5. Here is the new step which saved tons of time aligning all the following levels.  I checked the box immediately to the right labeled “Set for All Levels.”  It opened a dialog box, where I changed both “Text Position for First Level” and “Additional indent for each level:” from .25 to .50.  By doing this, I didn’t have to do anything for the additional levels except for repeating step 3a through 3c above.  [Note:  for those of you who don’t want the text to all align like on this list – perhaps you want to have the text return to the position under the number for second and subsequent lines, or even wrap to the left margin, it will mean that you will want to change the “Additional indent for each level” number.]
  6. Once all nine levels were defined to my satisfaction and looked pretty good in the preview screen, I clicked “OK” and I was in my document at “I”. [Note:  for some reason, the “Numbered List” key was activated, and not the “Multi-level Numbering” key.  But I continued anyway, and it worked fine.
  7. Now came the testing.  I entered at least two lines of text for each number, and at least two numbers for each level.  I tested all nine levels to make sure that everything was indenting and wrapping just as I wanted, and that the labels were as I wanted.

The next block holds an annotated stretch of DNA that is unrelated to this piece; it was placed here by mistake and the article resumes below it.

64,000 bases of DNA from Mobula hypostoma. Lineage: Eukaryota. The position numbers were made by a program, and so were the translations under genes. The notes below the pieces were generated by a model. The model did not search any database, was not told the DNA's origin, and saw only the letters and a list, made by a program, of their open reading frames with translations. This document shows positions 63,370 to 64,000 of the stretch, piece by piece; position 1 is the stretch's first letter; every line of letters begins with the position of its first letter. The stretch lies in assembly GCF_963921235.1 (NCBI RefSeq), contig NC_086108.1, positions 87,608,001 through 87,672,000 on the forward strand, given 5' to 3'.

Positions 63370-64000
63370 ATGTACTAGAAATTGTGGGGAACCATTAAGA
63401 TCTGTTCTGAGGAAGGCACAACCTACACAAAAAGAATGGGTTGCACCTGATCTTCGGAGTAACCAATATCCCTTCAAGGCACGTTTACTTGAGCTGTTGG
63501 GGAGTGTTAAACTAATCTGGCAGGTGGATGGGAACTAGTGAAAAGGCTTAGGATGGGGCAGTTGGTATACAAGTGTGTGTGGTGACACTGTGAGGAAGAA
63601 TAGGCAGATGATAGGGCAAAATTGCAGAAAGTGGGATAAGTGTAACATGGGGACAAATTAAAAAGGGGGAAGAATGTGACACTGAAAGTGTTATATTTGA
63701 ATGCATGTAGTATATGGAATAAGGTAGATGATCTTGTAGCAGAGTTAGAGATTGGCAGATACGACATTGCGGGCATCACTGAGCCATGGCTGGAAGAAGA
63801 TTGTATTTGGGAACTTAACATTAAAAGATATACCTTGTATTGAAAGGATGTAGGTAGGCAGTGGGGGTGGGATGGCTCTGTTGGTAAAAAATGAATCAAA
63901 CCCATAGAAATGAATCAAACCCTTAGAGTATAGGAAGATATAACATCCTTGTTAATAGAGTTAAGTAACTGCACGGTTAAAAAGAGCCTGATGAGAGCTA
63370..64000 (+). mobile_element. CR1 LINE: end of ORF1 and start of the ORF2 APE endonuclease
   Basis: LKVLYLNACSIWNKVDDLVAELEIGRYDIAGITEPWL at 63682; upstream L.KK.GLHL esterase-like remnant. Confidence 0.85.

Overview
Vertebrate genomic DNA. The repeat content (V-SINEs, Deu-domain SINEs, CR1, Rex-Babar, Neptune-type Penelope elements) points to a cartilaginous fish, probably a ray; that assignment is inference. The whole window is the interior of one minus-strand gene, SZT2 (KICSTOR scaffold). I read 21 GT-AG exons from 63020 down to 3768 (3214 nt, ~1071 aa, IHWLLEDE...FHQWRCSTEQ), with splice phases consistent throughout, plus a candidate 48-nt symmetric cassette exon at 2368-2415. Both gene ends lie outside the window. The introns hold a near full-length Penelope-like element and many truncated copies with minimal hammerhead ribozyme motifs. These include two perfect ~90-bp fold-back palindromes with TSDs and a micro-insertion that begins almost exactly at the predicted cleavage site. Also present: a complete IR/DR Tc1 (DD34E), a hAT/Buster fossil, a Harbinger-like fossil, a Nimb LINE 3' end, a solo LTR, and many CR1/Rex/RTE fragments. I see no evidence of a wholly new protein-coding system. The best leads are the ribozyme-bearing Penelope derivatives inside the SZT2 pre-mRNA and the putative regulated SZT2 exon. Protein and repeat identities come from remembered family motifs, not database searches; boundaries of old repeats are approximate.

8. Avoid the most common mistake made with Outline numbering.  To move down (right) a level, you press the “Increase Indent” key, not the Tab key.  To move up (left) a level, you press the “Decrease Indent” key.  Again, not the Tab key.  While Tab may appear to work correctly, you are putting errors in the side-stream of your document which very well could cause it to corrupt later. 
  9. Avoid the second most common mistake made with any kind of numbering – flat list or multi-level.  If you want an extra blank line between your numbered items, don’t try using an extra return, turning off numbering, and then another return and turning numbering back on.  Instead, build the space into each paragraph by going into Home / Paragraph.  Select the little right arrow on the right of the Paragraph section label to open the dialog box, and adjust the “Space After” setting.  [Note:  Word hates blank paragraphs.  It’s designed to have the extra blank spaces included within the paragraph definition.]
    • You’ll note that if you use the up and down arrows, by default the increments will change in 6 pt increments.  But you can just select (click and drag over) the number and type in anything you want.  If you’re using 10 pt for your font, then putting a 10 pt space after your paragraph will give you the equivalent of one blank line.  If you’re using a 12 pt font, then you’ll want to space 12 pt after the paragraph for the proportionate blank line.  And so forth.